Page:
Hannah and I are again big winners in 2021. Our three kids, Will, Robyn, and Molly continue to delight. Molly’s hubby Tip and Will’s wife Laurel shine. Our five grandkids, Reese, Charlotte, Brooks, Max, and Owen add light to our lives. We all got together at Will’s home in Ithaca, New York this past Thanksgiving.
My mom made Christmas stockings for all three of our kids. Mom (1921-2014) had a great run (92 years!) and we all are better for having known her and been encouraged by her.
This Christmas season our daughter Robyn, visiting will from New York, and I continued our holiday tradition of going to a movie, this time fully-masked. We were blown away with how terrific the Spielberg remake of West Side Story was. I loved the original (1961), but this one was just as fantastic. Later in the week, Hannah will continue another tradition with Robyn – mother/daughter going out for Chinese food.
If your compassion does not include yourself, it is incomplete.
I wear hard contact lens. I have forever, well, since the summer of 1969 just before I transferred to Arizona State University from the College of Wooster in Ohio. I thought it would help me with the chicks. By the way, it didn’t.
Nearing birthday 74, lately I have noticed that the vision in my right eye has been blurry for the first two to four hours of the day. And then things clear up. This has been going on for some six weeks.
Finally fed up, I make an appointment this Friday past with the lens tech at Kittery Eye on the Route One Bypass in, well, Kittery.
Punctual to a fault, I arrive early for my 9 AM appointment. Taken on time, I explain the situation to Judy, the lens tech. First thing, I am pleased to see is that she takes my disreputable lens case (and by that I mean not the cleanest thing) and offers me a new one.
Removing my contacts, I am delighted that her look suggests that “I’ve got this.” She says, Let me clean them. In five minutes, she comes back and says encouragingly, I found a large deposit of proteins on the center of your right lens that I am working to remove. I’m thrilled.
Keeping me updated, she returns, ever upbeat, with news that in trying to remove the protein deposit it has spread out over my lens, but she’ll keep working on it.
A few minutes after that she returns and smiles in triumph that she has removed the protein deposit. She then hands me another new lens case, a new bottle of cleaning/soaking solution as well as the recommendation to purchase a solution online that will deep clean my lens to reduce the protein build up. One helluva trifecta.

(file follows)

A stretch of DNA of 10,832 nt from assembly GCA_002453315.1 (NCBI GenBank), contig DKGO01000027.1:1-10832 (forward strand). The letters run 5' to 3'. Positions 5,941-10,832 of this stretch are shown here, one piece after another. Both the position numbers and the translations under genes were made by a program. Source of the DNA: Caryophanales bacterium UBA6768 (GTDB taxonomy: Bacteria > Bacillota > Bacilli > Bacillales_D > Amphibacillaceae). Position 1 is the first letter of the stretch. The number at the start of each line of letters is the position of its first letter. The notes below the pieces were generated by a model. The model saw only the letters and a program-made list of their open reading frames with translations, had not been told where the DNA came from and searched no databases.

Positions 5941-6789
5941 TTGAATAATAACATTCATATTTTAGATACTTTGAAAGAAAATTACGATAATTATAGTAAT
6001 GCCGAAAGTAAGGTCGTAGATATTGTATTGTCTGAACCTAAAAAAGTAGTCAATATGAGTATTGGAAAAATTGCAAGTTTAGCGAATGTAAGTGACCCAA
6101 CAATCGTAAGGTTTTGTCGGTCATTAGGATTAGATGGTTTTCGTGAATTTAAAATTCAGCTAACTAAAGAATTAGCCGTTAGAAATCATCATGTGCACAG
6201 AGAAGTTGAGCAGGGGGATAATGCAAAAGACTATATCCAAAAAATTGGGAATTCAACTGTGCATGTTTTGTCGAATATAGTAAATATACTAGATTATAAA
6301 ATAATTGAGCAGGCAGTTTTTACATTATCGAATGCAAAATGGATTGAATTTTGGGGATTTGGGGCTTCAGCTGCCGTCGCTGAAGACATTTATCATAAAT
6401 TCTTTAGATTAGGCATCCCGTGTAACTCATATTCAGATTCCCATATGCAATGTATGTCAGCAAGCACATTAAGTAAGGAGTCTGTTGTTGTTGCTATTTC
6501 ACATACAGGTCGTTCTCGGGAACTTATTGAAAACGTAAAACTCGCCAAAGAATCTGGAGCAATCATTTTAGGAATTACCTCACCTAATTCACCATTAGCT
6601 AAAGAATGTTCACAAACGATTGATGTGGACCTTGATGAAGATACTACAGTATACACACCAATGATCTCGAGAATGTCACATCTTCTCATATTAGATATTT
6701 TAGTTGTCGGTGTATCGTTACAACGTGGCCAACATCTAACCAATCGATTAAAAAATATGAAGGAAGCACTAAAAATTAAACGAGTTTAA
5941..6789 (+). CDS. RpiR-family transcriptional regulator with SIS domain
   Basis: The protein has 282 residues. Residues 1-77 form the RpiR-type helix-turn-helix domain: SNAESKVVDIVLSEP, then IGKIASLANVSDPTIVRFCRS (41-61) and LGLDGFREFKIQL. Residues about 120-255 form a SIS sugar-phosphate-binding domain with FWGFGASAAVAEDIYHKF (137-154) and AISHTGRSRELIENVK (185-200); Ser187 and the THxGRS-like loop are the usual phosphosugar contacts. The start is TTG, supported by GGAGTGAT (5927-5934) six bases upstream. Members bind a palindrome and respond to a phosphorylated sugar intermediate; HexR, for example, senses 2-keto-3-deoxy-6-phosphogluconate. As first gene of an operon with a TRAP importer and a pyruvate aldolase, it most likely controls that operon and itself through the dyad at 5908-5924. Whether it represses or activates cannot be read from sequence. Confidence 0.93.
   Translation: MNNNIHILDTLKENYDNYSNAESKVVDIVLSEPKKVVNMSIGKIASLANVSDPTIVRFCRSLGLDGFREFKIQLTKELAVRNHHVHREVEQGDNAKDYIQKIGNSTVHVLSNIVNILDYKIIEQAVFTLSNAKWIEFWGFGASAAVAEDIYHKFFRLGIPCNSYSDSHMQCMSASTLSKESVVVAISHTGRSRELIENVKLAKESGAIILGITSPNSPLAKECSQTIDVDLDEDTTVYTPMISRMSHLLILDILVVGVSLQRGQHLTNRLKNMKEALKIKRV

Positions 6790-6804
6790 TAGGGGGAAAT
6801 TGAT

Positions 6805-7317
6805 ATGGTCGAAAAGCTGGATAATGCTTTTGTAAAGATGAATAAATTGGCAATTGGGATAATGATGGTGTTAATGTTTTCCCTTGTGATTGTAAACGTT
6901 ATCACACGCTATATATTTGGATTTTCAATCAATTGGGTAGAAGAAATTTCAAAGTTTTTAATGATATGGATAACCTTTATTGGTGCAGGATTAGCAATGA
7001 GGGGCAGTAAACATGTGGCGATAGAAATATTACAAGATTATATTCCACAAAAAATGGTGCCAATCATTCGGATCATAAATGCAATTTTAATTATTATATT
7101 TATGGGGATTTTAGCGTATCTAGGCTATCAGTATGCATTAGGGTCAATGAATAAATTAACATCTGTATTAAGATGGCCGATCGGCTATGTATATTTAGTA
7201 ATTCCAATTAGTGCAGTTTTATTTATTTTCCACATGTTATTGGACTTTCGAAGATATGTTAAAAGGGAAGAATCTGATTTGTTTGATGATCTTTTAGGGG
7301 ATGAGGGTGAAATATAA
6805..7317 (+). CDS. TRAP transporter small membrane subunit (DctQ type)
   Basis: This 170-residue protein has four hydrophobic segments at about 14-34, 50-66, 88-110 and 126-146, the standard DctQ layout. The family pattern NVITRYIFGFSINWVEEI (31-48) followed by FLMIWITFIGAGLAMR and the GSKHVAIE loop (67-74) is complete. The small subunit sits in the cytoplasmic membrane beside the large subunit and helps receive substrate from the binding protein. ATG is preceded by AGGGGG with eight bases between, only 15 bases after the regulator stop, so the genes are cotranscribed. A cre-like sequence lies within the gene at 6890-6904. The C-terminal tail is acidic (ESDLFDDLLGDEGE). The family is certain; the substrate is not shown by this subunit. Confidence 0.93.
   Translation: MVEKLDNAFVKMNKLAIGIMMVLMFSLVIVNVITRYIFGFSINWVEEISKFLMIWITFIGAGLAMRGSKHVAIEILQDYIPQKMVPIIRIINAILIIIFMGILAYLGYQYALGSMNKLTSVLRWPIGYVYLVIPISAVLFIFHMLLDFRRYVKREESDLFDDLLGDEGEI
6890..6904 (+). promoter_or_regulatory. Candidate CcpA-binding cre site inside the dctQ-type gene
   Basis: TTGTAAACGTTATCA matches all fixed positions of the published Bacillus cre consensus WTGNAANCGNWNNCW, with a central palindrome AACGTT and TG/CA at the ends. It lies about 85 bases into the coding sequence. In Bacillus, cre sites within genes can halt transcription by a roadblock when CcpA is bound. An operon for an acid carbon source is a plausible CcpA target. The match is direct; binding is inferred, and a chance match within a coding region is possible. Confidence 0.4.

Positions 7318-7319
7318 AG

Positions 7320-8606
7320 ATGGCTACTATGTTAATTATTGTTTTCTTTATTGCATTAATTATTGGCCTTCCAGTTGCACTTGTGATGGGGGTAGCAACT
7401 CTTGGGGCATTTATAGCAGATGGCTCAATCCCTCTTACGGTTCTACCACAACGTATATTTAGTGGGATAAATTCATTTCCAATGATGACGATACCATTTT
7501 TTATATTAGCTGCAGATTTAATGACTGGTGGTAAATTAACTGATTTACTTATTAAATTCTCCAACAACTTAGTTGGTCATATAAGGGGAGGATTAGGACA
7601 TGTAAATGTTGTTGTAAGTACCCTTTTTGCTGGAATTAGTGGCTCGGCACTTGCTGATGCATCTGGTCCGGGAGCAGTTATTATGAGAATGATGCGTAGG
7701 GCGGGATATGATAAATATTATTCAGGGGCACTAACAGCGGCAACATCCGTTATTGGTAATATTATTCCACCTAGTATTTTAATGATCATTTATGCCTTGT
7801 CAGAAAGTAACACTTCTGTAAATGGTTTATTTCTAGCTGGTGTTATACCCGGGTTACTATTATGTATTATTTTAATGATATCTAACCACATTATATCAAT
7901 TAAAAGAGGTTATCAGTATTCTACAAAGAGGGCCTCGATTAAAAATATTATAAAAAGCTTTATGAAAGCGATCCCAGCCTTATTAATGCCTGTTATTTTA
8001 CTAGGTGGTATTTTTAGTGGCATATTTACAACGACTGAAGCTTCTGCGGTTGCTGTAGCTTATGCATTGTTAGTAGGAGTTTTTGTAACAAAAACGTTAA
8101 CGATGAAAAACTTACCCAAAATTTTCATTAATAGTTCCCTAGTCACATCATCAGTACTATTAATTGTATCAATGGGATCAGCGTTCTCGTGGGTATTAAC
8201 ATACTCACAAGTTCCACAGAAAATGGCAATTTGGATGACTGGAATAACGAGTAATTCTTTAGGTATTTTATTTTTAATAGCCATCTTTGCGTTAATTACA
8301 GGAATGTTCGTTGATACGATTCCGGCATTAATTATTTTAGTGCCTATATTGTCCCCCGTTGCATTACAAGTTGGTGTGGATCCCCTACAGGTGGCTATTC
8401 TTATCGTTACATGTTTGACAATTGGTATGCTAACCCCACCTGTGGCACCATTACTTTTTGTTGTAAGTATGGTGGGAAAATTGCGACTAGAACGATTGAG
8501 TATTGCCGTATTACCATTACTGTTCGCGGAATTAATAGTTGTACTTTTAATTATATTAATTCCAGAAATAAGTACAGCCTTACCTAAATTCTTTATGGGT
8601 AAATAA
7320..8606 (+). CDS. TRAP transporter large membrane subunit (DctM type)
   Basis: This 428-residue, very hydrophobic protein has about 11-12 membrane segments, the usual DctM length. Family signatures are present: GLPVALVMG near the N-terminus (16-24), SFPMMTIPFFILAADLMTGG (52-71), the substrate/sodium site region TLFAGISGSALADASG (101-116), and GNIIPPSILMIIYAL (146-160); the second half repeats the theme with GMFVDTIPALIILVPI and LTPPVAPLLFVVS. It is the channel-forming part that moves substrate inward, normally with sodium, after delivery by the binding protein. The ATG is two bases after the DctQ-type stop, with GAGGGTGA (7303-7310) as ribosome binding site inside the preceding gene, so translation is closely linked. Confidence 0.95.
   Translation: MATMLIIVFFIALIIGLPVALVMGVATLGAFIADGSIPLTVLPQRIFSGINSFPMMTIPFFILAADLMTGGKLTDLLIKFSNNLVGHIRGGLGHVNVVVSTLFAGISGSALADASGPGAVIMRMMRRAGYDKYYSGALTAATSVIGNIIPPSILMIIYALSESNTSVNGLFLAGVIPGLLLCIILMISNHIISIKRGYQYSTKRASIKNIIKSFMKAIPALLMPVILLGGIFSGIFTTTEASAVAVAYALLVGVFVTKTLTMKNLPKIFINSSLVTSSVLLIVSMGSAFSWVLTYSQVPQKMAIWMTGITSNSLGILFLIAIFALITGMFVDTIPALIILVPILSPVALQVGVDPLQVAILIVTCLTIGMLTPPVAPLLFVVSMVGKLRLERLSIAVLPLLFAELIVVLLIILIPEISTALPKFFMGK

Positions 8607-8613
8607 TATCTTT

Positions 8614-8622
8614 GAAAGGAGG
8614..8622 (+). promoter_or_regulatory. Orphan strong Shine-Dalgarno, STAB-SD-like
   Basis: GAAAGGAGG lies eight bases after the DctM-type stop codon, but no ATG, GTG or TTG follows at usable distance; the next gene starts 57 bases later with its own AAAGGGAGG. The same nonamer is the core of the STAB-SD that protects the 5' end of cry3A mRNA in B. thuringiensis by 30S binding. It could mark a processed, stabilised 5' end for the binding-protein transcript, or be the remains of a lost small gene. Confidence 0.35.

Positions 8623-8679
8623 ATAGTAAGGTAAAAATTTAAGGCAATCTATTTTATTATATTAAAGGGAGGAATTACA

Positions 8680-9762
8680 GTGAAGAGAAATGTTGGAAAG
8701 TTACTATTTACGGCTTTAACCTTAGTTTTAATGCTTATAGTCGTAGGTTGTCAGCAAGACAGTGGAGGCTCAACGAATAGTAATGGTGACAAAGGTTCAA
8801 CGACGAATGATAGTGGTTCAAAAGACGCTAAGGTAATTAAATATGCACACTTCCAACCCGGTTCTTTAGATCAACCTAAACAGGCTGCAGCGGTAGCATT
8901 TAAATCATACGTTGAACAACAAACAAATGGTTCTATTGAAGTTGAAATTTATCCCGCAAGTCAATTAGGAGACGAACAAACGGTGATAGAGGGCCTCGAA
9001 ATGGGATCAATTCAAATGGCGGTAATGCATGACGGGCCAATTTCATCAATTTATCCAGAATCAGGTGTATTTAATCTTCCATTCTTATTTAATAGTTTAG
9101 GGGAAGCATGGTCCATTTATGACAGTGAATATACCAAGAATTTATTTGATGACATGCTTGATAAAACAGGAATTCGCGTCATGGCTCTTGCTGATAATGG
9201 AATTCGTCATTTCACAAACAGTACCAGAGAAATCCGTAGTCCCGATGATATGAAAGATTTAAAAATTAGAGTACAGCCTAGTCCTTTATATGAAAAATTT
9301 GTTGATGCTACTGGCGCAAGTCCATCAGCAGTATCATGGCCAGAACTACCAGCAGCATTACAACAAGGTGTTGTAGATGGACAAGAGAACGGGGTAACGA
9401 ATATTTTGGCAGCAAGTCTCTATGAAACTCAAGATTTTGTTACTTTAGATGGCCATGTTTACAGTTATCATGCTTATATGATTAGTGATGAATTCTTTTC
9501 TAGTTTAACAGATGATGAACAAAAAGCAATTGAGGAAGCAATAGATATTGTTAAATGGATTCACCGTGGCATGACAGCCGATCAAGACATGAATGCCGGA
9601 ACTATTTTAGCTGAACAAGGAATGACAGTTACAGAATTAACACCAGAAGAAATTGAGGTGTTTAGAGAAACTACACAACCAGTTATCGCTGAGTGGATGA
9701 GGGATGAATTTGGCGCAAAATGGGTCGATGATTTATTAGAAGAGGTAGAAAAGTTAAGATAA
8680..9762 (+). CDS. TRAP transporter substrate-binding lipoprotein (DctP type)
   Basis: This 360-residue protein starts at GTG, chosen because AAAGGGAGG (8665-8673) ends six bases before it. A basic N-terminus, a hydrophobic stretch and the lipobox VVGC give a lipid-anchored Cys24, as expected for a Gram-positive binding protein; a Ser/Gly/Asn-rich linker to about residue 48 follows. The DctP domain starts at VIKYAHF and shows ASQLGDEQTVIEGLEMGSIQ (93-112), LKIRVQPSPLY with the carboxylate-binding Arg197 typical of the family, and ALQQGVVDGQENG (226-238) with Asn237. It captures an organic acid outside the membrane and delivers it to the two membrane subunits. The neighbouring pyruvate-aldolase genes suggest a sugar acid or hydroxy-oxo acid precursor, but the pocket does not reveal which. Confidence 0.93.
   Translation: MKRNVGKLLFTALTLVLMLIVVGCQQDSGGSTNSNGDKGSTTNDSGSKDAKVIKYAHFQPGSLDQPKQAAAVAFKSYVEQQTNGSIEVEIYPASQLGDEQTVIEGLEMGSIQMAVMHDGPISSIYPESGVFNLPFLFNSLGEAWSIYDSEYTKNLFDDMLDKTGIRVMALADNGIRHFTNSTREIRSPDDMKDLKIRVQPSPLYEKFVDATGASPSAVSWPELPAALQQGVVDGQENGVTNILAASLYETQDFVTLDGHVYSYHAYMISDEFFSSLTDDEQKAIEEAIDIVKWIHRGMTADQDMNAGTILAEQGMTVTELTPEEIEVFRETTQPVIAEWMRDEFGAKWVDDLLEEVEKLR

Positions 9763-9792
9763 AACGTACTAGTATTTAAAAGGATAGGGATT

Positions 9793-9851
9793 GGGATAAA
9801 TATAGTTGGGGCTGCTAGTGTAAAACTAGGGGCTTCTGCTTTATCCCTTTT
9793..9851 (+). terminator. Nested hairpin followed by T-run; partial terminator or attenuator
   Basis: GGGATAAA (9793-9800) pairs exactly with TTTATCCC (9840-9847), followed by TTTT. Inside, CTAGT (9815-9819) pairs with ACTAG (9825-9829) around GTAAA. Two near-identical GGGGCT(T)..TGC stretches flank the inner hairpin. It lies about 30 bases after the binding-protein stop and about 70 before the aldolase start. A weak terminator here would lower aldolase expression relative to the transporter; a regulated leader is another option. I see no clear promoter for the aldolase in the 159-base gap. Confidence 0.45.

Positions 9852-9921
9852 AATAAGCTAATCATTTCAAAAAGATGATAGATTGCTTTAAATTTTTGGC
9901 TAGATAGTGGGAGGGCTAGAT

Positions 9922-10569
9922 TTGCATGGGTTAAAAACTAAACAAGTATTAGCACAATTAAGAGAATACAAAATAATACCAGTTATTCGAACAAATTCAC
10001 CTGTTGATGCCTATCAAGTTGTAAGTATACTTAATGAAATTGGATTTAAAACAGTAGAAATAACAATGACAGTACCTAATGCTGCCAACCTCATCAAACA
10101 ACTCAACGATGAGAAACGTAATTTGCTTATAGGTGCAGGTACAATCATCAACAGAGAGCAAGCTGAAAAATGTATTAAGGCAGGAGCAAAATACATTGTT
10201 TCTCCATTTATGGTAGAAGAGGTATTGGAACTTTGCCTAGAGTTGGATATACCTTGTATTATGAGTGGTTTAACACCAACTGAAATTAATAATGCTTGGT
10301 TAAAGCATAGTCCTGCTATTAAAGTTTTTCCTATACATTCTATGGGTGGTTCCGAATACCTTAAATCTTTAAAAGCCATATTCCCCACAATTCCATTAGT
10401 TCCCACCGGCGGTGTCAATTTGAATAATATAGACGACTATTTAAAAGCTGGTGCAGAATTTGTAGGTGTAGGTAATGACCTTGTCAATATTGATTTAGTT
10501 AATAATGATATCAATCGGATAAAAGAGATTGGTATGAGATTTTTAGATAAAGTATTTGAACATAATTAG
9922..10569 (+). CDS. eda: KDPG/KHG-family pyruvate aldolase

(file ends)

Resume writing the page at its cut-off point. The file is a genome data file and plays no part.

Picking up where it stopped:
As I come out of the cleaning session with Judy, I am on top of the world. You know the feeling when you are dealing with someone who makes you feel special. I pass the two receptionists and ask, Is your supervisor around? Immediately, their smiles sag, worried looks cross their faces. This is usually not a question that ends well. She is in the back, one responds.
Seeing their expressions, I then say, Tell you what. I don’t need to see her, but would you tell her that Judy, the lens tech, was fabulous. She made my day.
They stop hyperventilating and smile back.
So, why do so many of us expect the worst with that question (Is your supervisor around?) or some variation of that?
I get it that most times when people want to see the supervisor it is because of a problemo, often a big one. Who takes the time to complement another for a job well done when bitching about others is an artform in modern American society? That’s got to change.
So, how to avoid expecting the worst in such situations? Intentionally workshopping a new response by resisting the impulse to fear the worst; try expecting the good. Of course, that takes a ton of practice to develop such a new habit.
I know that is asking a lot, but in time it just might work.
When I was teaching at the U, and by that I mean the University of New England, I would periodically say to a student, I want to see you after class when I had good news for them. I knew that request was loaded when they didn’t know was up and might quite likely fill them with dread. To allay those fears and not ruin the rest of class for them, I would add, It’s all good.
By the way, when I had to have a challenging conversation with a student, I mentioned that fact to them at the end of class and dealt with them on how I could support them with the issue I had (e.g. being late to class). (Thank you, Denny McLoughlin for that insight to support positive change rather than just point out the problem and dole out consequences.)